Everybody Review – Everyman for the Twenty-first Century

Harry Groener and Antonio Jaramillo in EVERYBODY - Photo by Jenny Graham
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It took an unconventional and highly creative playwright like Branden Jacobs-Jenkins – of “An Octoroon” and “Gloria” fame – to tackle a seemingly impossible task: adapting a medieval morality play into a palatable modern fable. Inspired by “Everyman,” EVERYBODY gets into seriously hot-potato topics, including God, Death, Love, and Time – to name only a few. With creative sleight of hand, Jacobs-Jenkins turns a morality play into an exploration of the meaning of life – and what really matters. Directed by Jennifer Chang, EVERYBODY takes to the Kiki & David Gindler Performing Arts Center this fall.

EVERYBODY playwright Branden Jacobs-Jenkins – Photo courtesy of John D. and Catherine T. MacArthur Foundation

Graced by an extraordinarily gifted and experienced cast from the Antaeus Theatre Company, EVERYBODY shines with slyly creative moments as God (Cherish Monique Duke) chats with the audience about her disappointment with all of us before directing Death (Tony Amendola) to grab a few volunteers for a visit to the River Styx. But a problem soon develops. When Everybody (Harry Groener) finds out that he’s “won” the lottery for the journey, he doesn’t want to go it alone. It quickly becomes obvious that his family (Nicole Erb) and even his closest friends commiserate with him – but don’t feel quite ready to leave this plane. Like leaves falling from trees in the autumn, Everybody soon finds himself with empty branches – except for Love (Alberto Isaac), who generously agrees to make the trip with him. Along the way, the audience gets to meet Time (Dawn Didawick), Stuff/Senses (Lisa Sanaye Dring), Cousin/Mind (Gerard Joseph), and Friendship/Strength (Antonio Jaramillo).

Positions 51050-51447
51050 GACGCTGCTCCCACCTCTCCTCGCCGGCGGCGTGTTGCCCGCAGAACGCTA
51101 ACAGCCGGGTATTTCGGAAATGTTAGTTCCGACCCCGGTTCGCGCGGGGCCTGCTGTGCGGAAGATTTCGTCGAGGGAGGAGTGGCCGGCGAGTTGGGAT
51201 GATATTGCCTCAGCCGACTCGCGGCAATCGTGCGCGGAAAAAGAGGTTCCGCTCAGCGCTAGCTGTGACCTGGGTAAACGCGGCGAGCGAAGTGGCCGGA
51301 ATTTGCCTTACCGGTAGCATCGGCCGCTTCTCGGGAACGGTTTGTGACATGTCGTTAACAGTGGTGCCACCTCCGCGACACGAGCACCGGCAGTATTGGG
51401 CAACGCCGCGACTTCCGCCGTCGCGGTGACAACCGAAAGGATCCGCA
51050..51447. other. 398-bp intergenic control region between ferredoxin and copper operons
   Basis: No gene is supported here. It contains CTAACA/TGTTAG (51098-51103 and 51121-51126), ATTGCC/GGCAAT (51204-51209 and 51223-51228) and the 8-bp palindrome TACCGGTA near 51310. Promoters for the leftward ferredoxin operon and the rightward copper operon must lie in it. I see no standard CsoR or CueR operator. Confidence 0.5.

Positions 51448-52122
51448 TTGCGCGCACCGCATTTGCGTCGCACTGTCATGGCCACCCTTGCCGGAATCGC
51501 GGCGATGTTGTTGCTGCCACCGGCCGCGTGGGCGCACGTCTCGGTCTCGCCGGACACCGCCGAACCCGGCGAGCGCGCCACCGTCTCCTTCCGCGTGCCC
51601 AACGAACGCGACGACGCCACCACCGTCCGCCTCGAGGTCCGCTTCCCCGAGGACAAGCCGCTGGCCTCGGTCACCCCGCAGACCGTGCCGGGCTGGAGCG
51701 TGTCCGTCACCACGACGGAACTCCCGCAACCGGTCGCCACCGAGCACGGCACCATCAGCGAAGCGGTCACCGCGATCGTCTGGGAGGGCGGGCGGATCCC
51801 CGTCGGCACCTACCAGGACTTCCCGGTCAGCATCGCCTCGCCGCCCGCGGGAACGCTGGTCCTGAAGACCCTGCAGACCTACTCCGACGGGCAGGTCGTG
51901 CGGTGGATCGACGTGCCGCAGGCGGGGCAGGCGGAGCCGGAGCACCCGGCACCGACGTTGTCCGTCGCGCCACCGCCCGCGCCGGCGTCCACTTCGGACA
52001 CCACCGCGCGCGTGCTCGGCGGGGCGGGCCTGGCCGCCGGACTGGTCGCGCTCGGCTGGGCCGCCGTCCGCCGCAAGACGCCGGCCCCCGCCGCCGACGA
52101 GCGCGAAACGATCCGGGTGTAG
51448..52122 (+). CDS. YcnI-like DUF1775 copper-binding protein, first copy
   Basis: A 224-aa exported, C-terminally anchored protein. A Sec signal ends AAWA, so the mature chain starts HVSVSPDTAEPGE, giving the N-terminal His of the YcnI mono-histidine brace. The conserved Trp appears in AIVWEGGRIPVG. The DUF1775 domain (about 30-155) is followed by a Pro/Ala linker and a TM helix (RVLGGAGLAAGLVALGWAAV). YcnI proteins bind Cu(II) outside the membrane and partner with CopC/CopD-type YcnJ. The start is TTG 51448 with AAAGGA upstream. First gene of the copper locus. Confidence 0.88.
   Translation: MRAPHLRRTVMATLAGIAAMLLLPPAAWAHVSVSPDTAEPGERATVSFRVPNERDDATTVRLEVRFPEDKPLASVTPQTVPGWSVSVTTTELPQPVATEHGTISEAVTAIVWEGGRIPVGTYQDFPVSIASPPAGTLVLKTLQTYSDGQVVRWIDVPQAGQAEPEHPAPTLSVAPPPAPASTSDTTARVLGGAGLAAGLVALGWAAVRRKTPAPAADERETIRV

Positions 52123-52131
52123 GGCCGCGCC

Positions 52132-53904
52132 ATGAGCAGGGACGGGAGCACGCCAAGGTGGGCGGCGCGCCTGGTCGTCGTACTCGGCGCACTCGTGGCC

Cherish Monique Duke – Photo by Jenny Graham

Consistent with its parent medieval morality play, EVERYBODY is an allegorical tale of life’s journey to its final moment – but with some very clever tweaks to bring it from 1500 to today. Many in the cast are up there in years, making an exploration of Death a very relevant issue. In recent performer interviews in the Los Angeles Times, Charles McNulty points out that these seasoned actors will certainly see far more in the metaphors than their more youthful players – since they are living nearer to the end than the beginning of life. In fact, several cast members confirmed McNulty’s suspicions as they discussed their very personal responses to the conundrums raised. It is of particular interest in this play that – for every performance – actors are picked by lottery to play their roles. In other words, except for God, Death, and Love, each and every cast member must learn all of the other parts in anticipation of being chosen to play any of them. While some audience members may have had difficulty believing this, the cast members in the Los Angeles Times article confirmed the need to be ready to play any part from the pantheon above during any performance – and they found out their fate moments before the play called upon them to emote. 

Nicole Erb, Harry Groener, and Gerard Joseph – Photo by Jenny Graham

EVERYBODY is a fascinating and beguiling adventure which will certainly hold the audience’s attention. And it may be a given that, depending on the age of the audience member, each individual may see and experience things just a little differently. Jacobs-Jenkins also throws some tongue-in-cheek humor into the mix to update modern sensibilities. Chang skillfully helms the production and is amply rewarded by stunning performances by the uber-talented and seasoned ensemble cast. EVERYBODY is a little gem with lots of sparkle as life’s journey draws to a close (in a dumpster, of course).

Alberto Isaac – Photo by Jenny Graham

EVERYBODY runs through September 15, 2022, with performances at 8 p.m. on Thursdays, Fridays, and Mondays, at 2 p.m. and 8 p.m. on Saturdays, and at 2 p.m. on Sundays. Kiki & David Gindler Performing Arts Center is located at 110 East Broadway, Glendale, CA 91205. Tickets are $40. For information and reservations, call 818-506-1983 or go online.


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